A Photographer's Journal

Rita Spiegel is an Oceanside-based portrait and pet photographer. Photographs not only to document our lives, but also tell a story. They bring back memories at a glance. Click here to get back to the main website: www.RitaSpiegel.com or Rita@RitaSpiegel.com. I invite you to look through my portfolios and I hope you enjoy my images.

Sunday, November 21, 2010

Macro photography creates amazing images

Macro photography is getting close up to your subject, about 1/10 life size. That’s a plenty more technical terms, but I don’t worry about the math. 

Being an photographer and an artist, my subject and the story I want to convey are the starting point for me. 

I saw this caterpillar basically eating all my tomatoes, I decided not to get upset, but grab my camera. I then decided on my composition and lighting options. With macro, there are many other “techno” stuff and there are many sites* you can google that will give you all the techno terms, but it is your eye and your imagination that really creates the photograph.  The close up on the rose, I was able to focus on the petals and where the rose starts to bloom. 

With the butterfly, I was using his wings as an arch in the photograph, but I focused on his head/face. How often you see see the face of a butterfly?

Many people shoot with a point and shoot camera. Many have built-in macro settings. These will let you get in close and gives you a good introduction of macro. If you like macro shooting you may (in time) look to upgrade your camera to a Digital SLR and macro lens will give you some creative images.

The first thing to decide is your subject. There are many that provide incredible images.  I use my macro to shoot bugs, flowers and leaves. Once you’ve decided on your subject, that lighting needs to be considered. 

Personally, I shoot in natural light, using my Canon Rebel XTi 10.1 MP (2006 - there are newer rebels available) and a Canon EF 100mm f/2.8 macro lens. Using natural lights does have limitations, including eliminating depth of field for large apertures. Many photographers use a flash or two flashes (mounted at opposing sides of the lens). It can become expensive to purchase the many flash attachments that are available. Unless you macro shoot a lot, or have the income to afford the expense, I’d recommend playing with natural light when you’re just beginning. 

The next thing to consider is the distance your lens is from your subject.  With a macro lens, you can (and need to) get up very close. This means, your lens is between one inch and one foot from your subject.  For flowers, this is easy, but it is challenging for bugs. For example, caterpillars who move extremely slow, you can set up your tripod easily, but butterflies create more of a challenge. But with practice, you will love the images you can create.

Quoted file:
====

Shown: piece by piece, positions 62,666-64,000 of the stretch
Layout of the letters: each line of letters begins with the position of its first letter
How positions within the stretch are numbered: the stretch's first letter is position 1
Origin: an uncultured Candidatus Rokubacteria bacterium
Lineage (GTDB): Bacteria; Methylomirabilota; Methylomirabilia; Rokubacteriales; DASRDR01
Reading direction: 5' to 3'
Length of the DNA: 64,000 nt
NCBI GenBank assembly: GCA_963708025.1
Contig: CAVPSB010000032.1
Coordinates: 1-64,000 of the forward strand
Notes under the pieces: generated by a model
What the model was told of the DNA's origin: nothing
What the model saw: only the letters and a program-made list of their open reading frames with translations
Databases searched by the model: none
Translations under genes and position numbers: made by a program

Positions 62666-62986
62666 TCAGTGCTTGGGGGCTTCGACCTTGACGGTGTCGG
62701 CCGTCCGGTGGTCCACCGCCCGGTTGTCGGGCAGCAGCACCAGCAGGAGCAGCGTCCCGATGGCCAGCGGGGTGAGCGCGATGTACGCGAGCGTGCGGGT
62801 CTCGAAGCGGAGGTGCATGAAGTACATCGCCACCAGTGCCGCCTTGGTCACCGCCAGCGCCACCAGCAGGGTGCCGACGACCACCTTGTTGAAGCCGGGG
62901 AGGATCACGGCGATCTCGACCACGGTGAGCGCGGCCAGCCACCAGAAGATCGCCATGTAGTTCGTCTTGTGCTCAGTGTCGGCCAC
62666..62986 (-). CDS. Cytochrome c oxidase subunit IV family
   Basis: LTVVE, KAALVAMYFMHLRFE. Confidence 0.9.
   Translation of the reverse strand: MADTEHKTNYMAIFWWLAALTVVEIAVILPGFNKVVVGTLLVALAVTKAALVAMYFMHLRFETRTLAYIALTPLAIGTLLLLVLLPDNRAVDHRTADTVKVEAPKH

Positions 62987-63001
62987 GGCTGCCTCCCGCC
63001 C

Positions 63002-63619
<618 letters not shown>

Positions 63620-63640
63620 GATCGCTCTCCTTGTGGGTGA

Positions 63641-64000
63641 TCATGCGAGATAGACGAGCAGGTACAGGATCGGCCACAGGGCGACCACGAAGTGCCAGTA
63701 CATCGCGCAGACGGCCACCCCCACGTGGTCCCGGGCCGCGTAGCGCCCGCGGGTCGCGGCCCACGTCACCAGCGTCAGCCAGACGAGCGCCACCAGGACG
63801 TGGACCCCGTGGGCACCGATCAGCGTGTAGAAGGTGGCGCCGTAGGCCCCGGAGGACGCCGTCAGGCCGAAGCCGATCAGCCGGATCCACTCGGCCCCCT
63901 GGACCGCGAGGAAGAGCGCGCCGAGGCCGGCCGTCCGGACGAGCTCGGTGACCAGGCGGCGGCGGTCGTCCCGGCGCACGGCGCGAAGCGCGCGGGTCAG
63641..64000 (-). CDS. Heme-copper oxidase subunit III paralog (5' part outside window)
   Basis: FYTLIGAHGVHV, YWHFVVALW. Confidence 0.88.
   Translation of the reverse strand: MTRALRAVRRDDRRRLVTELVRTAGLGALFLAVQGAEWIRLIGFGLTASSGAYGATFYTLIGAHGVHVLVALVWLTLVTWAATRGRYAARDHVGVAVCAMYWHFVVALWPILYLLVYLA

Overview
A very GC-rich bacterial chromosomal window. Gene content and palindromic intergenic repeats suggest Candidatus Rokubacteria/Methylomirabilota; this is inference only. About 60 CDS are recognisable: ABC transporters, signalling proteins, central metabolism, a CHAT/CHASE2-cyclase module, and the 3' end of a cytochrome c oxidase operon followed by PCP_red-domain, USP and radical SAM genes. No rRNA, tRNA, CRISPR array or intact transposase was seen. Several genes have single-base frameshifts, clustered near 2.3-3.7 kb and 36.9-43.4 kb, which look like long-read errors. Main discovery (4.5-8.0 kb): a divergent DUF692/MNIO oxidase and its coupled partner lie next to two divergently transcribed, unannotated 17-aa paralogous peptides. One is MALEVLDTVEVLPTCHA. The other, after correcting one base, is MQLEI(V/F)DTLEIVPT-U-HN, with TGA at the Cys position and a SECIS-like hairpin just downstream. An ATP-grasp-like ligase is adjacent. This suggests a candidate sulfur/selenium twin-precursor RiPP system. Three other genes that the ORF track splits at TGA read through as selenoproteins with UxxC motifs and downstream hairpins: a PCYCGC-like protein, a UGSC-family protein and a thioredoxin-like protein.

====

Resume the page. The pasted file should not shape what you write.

Turn off the auto-focus. When your extremely close up to your subject, our camera’s computer may not adjust and it may not focus on your subject. I tend to focus and then move the camera closer to the subject. Any little movement will change the focus. I use a tripod for macro shooting.  The Canon 100 Macro lens can be heavy to handhold and maintain focus. 

When people think of succulents, the image on the left isn't what comes to mind. But I just focused on the tip of one leaf and kept everything else out of focus.

I usually focus my lens and then focus the image by moving the camera. This keeps framing constant. Small variations in your position become huge variations in image size, so fixing the focus and moving the camera keeps this stable.  Other people prefer to hold their cameras. It really depends on your preference and that comes with experience in shooting. Try both ways, tripod vs. hand holding. The only way to decide is experimenting with your options.

When I’m writing about Macro shooting or other types of photography, I’m sharing with you how I photograph my subjects and/or about what works for me. Photography, like any artistic process, is personal and subjective. The important thing to remember is that you like your photograph and enjoy shooting your end result. Hopefully, this will give you a basic overview about Macro and how you can create incredible images and art. 

My main recommendation is to play and experiment. Keep shooting and you’ll keep learning. Have fun taking photographs and share your images with family and friends.

*I do recommend Ken Rockwell’s website. He’ll give you a wealth of information and ideas.

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